Survivor Assistance Program Manager
Department of the Air Force
Department of Defense
Led the expansion of the Air Force Survivor Assistance Program and established a model for the care of our veterans.
The men and women of our armed forces have shown time and again that they are willing to sacrifice everything and do whatever it takes in service to their country. That is why we have a responsibility as a nation to make sure that we do whatever it takes to meet the needs of our veterans and their families. Thomas Flaherty is doing all he can to fulfill that responsibility, and his tireless efforts are an inspiration and model, proving that whatever we are doing to care for our veterans, we could always be doing more.
Flaherty heads up the Air Force Survivor Assistance Program, whose primary mission was originally to provide prompt and effective support to the families of deceased personnel who were killed in aircraft mishaps. The office would arrange for Family Liaison Officers (FLOs) to provide these services.
Flaherty helped expand this program to cover all active duty deaths, about four a week for the Air Force. Next, as the hostilities escalated in Iraq and continued in Afghanistan, he saw that the wounded and their families needed the same kind of dedicated support. He started this program simply enough with an Airman who had lost his foot in Afghanistan. His original vision was to provide immediate assistance for the returning wounded Airman. But before too long he was arranging for their care throughout the extended convalescence period and helping them either return to duty or make the transition to civilian employment.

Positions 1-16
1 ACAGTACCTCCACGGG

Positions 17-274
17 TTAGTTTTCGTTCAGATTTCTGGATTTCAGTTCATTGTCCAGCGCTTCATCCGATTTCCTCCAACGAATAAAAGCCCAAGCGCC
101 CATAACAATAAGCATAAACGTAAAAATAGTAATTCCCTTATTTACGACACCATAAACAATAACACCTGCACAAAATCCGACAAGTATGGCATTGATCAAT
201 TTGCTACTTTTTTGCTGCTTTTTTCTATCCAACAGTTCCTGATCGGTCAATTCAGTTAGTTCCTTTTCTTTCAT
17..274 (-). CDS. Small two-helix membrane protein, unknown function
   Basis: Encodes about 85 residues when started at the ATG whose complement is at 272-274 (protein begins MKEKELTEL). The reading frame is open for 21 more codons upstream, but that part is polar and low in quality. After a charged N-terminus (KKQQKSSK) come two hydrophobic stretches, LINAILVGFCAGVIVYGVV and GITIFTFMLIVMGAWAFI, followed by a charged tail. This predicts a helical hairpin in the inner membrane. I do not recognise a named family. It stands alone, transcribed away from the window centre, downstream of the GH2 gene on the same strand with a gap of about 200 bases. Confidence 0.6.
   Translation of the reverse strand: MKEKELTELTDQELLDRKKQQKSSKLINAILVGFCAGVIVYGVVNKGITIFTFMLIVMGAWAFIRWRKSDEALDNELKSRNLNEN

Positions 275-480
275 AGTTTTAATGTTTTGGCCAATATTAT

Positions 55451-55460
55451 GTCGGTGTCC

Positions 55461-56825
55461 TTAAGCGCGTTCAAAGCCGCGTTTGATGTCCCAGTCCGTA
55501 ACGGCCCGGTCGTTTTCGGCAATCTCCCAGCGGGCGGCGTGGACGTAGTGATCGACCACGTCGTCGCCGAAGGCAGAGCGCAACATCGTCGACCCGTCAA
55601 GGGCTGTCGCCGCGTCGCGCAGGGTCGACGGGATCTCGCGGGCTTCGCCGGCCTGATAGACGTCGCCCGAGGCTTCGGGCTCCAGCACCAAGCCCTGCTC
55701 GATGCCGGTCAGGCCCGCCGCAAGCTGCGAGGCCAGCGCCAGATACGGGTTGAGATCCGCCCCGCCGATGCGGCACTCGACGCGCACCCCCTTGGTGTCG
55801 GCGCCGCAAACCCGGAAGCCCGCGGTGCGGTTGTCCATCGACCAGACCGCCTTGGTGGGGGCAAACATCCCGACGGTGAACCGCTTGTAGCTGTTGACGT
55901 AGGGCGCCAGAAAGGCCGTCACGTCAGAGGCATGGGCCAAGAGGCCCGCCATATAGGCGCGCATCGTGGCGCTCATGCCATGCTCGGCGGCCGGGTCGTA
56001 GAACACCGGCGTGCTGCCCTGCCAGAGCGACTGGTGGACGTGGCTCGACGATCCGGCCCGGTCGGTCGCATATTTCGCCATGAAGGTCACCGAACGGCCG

This facet of the program grew much too quickly for the infrastructure to support all Air Force personnel wounded in action. So Mr. Flaherty went to work expanding the infrastructure. He personally developed new contacts among units in the field, and military medical facilities at home and abroad to track evacuees all the way from the battlefield to their home station. His efforts helped ensure that soldiers had an FLO at each en-route stop and intermediate treatment center. He also worked every avenue to get the wounded member reunited with family at the earliest possible opportunity, in some cases getting family members to the treatment facility in Europe and then on their loved one’s medical evacuation flight back home.
And if Thomas Flaherty wasn’t going to limit his work to the original mission of his Air Force office, he certainly wasn’t going to limit himself to only helping members of the Air Force. In one instance, he helped an Air Force patient receive help for his Marine ward-mate. In another, he tracked down a wounded Marine and reunited him with his family. In fact, he has been assigned to a Defense-wide working group to establish standard tracking procedures for all war wounded.
Having dealt so much with the aftermath of death and injury, Mr. Flaherty then committed himself to working on prevention efforts. Car and motorcycle accidents are actually the biggest killers of active duty Air Force personnel, so Flaherty recruited the family members of accident victims to help him put together a video on how preventable these deaths are and how much they impact friends and family. This video is distributed to every Air Force unit, and Flaherty’s supervisors credit his work for contributing to a 20 percent drop in vehicular deaths in the first year.
Just when it appeared he’d done all he could do to care for the Air Force’s wounded or deceased and their families, he would do more. He expanded his program from covering aircraft deaths to all active duty deaths; expanded it again to cover the wounded; and expanded it again to focus on prevention. Most people think he’s gone above and beyond the call of duty. He thinks it’s the least he could do. And that’s why he will certainly continue trying to do more.